Health care, at that time, had $36 billion in federal stimulus funds to help fund an industry-wide conversion from paper to electronic health records (EHRs). We knew there would be a lot of opportunity in health care, and that’s continued to be the case. Atlanta’s health care technology companies are growing fast, and I don’t see it slowing down any time soon.
What does Digital Assent or NRC do that is so vital to the health care industry?
Our team helps large hospitals and health systems embrace the movement toward health care consumerism and increased transparency. As consumers spend more of their own money on health care – and have more choice and more access to information than ever before, they are shopping around for quality and value.
We take the patient satisfaction survey data that hospitals already collect and convert it into online ratings and reviews that are published – good and bad – to the hospital’s own website and to each doctor’s profile page. This is similar to what you see on websites like Amazon, TripAdvisor, and Yelp! – to help consumers make more informed decisions when selecting a new provider.
By tapping into these federally mandated in-depth patient satisfaction surveys, we’re able to guarantee that the millions of ratings we publish each year are all from verified patients who have seen a doctor at a particular hospital or clinic in the past 12 months.
Many of the health systems that have implemented our Transparency solution have experienced a 10 to 20 percent improvement in their patient experience scores and a significant increase in the number of patients scheduling new appointments with their doctors.
The health systems who have selected us as their transparency partner, including world-renowned organizations like Johns Hopkins and the Cleveland Clinic, collectively operate more than 300 hospitals and employ over 70,000 physicians.
Can you share an anecdote about one of the biggest challenges you’ve faced in your professional career?
A constant recurring challenge as a startup entrepreneur is not running out of money. It’s not a discrete event, it’s constant. Even after raising an initial $12 million to launch my last company – you’re still constantly worried about running out of money.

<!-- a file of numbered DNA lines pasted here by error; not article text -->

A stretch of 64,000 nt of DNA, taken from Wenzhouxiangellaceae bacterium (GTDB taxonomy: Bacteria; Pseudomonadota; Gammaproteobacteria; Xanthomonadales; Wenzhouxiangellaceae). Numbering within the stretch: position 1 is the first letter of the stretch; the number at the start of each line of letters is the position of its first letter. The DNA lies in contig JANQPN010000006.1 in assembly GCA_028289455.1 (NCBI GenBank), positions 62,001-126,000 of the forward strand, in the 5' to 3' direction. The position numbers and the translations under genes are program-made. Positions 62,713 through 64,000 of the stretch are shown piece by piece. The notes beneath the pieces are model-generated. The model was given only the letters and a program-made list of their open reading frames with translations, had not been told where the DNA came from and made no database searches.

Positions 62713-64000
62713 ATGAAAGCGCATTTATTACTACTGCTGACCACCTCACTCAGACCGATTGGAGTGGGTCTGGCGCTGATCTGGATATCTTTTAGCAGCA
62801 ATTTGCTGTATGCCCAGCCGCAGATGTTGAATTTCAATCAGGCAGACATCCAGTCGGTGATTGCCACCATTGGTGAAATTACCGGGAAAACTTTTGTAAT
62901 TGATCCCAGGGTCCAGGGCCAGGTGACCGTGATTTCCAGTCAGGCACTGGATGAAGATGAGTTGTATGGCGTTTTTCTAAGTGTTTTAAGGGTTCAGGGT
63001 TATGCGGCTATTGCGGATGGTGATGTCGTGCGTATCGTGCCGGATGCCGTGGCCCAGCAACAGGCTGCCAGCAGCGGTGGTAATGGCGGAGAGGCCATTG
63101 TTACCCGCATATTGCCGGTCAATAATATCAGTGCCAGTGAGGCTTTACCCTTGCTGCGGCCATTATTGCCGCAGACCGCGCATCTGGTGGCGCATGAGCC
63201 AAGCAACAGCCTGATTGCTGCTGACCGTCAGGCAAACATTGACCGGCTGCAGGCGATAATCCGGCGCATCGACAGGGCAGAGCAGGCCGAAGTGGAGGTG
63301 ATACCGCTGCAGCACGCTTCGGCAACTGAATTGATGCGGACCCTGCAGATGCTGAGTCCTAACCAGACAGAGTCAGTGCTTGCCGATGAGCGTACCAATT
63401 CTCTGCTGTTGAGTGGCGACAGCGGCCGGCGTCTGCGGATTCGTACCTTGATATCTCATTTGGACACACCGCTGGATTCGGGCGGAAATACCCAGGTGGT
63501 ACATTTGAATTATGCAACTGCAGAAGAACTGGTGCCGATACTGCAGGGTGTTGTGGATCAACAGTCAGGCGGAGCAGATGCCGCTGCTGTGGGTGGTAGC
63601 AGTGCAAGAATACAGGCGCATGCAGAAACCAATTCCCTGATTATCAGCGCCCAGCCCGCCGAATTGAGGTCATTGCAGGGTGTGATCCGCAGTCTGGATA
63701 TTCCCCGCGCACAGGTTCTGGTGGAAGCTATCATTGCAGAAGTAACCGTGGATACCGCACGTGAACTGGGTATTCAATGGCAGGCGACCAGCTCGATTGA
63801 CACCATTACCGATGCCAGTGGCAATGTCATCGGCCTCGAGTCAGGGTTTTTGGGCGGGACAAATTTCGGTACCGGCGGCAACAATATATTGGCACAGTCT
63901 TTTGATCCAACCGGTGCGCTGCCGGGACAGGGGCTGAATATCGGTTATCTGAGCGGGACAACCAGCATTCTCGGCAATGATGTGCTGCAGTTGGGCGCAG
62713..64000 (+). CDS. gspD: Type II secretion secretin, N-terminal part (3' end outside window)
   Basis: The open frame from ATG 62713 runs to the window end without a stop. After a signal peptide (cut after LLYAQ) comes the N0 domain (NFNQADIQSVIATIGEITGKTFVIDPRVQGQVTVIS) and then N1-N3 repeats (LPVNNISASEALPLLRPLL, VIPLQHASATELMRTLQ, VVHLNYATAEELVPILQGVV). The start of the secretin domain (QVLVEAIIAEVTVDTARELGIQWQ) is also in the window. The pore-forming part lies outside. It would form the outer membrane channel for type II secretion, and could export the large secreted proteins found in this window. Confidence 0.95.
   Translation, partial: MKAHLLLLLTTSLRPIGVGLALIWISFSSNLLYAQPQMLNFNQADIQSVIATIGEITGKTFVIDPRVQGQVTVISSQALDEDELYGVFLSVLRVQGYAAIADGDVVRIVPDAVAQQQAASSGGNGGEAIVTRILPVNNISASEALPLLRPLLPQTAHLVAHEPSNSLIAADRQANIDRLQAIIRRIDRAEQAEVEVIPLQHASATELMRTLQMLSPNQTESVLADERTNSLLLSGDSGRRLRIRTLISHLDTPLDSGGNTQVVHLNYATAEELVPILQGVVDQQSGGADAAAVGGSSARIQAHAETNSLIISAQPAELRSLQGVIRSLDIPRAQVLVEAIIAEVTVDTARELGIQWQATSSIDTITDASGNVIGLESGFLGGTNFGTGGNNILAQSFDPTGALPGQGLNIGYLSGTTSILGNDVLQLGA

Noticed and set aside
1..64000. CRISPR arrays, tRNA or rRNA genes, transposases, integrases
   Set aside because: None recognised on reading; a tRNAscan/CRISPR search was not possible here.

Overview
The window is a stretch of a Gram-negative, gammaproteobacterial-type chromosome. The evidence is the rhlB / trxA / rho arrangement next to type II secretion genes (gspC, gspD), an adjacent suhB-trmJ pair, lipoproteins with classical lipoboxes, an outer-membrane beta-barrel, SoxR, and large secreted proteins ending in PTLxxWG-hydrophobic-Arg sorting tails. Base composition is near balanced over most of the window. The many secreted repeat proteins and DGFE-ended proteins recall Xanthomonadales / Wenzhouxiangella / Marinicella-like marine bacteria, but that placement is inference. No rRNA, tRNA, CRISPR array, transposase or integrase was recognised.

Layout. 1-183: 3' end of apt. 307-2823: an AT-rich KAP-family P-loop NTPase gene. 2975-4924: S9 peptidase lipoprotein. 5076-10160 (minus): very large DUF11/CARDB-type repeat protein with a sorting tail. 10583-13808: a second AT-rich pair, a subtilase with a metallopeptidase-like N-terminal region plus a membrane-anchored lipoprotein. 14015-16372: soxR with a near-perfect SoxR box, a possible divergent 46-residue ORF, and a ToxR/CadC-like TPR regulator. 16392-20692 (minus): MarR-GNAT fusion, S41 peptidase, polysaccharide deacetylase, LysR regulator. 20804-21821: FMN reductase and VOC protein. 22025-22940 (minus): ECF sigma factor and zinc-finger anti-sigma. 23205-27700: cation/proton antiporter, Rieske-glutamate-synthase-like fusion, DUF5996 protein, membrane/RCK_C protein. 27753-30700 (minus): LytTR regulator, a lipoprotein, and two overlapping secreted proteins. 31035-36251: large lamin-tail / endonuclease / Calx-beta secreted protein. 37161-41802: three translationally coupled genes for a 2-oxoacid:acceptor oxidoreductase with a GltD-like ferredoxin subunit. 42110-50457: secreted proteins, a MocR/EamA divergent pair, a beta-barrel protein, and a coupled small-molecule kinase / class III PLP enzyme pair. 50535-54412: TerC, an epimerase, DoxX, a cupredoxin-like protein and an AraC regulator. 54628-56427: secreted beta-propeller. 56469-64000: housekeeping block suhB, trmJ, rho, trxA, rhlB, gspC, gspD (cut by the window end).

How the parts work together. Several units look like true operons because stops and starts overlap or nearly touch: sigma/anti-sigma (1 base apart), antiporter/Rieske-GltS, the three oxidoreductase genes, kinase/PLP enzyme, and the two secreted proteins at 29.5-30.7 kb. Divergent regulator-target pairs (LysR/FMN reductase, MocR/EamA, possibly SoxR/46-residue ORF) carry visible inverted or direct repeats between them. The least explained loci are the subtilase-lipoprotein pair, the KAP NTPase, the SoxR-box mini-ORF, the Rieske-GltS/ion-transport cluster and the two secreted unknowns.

When you raised a lot of money, expectations for the speed and success of your business are also raised. You’re expected to move faster, which means a bigger burn rate. And, more often than not, figuring things out takes longer and costs more than you initially projected. It’s basically a race against the clock to figure out a viable, scalable business model before you run out of money – or have to go out and raise more money.
So, yes, there were many instances where we had months’ or weeks’ worth of cash left in the bank, and we needed to make something happen in order to keep the company going.
Most entrepreneurs will have experienced this at least once – probably many times over. It’s a roller coaster ride, unless you get lucky and knock it out of the park the first time, which rarely happens. It’s often one step forward and two steps back, which keeps things interesting.
If creating a successful startup was easy, everyone would do it.
If you could travel back in time to your time at Tech, what advice would you give your younger self?
Seek out one or two good mentors early in your career who share common interests and goals, even if they’re only a few years older than you. Over time, surround yourself with advisors and mentors who will help you become a better business person and a stronger leader.
Try to figure out the things you’re not good at and stop doing them. I wasted a lot of time early in my career doing things that others could have done better and faster. Instead, try to surround yourself with people who are better than you in those areas.
Network with people of all different backgrounds and industries – I’m constantly surprised at the knowledge, insights and connections that weren’t initially apparent or obvious when I first met someone.
Don’t take yourself too seriously and don’t be afraid to ask questions – it’s the fastest way to learn. You can’t worry about sounding stupid.
If you’re interested in entrepreneurship, take advantage of all of the great resources available to you through Georgia Tech and in the Atlanta community. There wasn’t a big emphasis on entrepreneurship when I was starting out. Today, there are a rapidly growing number of incubators, accelerator programs, workshops, networking opportunities, and funding sources.
Stewart School of Industrial and Systems Engineering